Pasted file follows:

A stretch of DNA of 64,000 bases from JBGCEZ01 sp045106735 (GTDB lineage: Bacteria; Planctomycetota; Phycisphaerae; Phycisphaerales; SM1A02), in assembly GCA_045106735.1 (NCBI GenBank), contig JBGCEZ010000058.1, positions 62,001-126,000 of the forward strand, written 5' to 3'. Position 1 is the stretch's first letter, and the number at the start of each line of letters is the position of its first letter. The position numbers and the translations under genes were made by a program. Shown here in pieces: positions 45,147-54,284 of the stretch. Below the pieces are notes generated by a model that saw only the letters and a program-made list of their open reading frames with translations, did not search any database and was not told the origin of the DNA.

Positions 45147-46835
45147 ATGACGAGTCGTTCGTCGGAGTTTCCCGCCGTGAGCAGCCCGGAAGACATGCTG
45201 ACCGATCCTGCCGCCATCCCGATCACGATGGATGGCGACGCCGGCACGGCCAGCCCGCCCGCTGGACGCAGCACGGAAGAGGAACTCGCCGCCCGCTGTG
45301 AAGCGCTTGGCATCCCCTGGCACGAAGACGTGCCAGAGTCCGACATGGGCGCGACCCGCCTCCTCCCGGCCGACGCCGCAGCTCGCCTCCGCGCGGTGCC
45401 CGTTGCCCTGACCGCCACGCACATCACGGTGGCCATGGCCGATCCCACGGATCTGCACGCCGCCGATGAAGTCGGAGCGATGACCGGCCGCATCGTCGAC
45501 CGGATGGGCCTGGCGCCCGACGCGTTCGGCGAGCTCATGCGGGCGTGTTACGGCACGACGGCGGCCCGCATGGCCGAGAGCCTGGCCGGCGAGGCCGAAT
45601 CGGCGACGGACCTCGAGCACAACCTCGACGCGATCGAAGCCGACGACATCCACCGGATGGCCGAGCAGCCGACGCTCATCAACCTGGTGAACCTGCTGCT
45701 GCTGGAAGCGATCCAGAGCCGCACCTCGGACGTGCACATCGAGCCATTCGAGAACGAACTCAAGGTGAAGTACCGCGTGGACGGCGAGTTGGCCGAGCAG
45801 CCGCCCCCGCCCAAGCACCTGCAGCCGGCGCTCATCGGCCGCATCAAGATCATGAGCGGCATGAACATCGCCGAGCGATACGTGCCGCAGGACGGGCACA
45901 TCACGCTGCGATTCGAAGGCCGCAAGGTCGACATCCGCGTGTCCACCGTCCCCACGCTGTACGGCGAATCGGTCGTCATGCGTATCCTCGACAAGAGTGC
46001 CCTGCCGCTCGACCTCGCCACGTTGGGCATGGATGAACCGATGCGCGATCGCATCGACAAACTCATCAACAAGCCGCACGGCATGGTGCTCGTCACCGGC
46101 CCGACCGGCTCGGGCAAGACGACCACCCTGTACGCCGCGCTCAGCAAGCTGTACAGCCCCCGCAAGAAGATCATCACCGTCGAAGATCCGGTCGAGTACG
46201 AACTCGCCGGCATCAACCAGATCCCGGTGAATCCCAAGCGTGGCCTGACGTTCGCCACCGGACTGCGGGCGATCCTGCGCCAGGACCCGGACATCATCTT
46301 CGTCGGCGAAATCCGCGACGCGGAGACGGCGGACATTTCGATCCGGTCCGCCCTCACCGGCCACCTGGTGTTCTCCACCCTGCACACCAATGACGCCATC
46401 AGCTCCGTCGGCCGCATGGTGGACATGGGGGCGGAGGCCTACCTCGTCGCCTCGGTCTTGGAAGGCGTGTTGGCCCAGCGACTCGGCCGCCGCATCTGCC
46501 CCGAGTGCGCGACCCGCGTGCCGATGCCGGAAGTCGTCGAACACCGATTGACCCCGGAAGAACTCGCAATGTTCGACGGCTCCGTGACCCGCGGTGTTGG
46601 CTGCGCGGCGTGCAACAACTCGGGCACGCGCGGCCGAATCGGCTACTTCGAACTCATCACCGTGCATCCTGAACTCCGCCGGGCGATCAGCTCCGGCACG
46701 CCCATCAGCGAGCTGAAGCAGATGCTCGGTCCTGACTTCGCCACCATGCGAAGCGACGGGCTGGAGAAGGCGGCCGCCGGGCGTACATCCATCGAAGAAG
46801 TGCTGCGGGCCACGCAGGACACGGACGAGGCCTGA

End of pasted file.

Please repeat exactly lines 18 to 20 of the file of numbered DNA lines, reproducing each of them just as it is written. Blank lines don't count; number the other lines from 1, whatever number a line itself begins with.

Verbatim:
46601 CTGCGCGGCGTGCAACAACTCGGGCACGCGCGGCCGAATCGGCTACTTCGAACTCATCACCGTGCATCCTGAACTCCGCCGGGCGATCAGCTCCGGCACG
46701 CCCATCAGCGAGCTGAAGCAGATGCTCGGTCCTGACTTCGCCACCATGCGAAGCGACGGGCTGGAGAAGGCGGCCGCCGGGCGTACATCCATCGAAGAAG
46801 TGCTGCGGGCCACGCAGGACACGGACGAGGCCTGA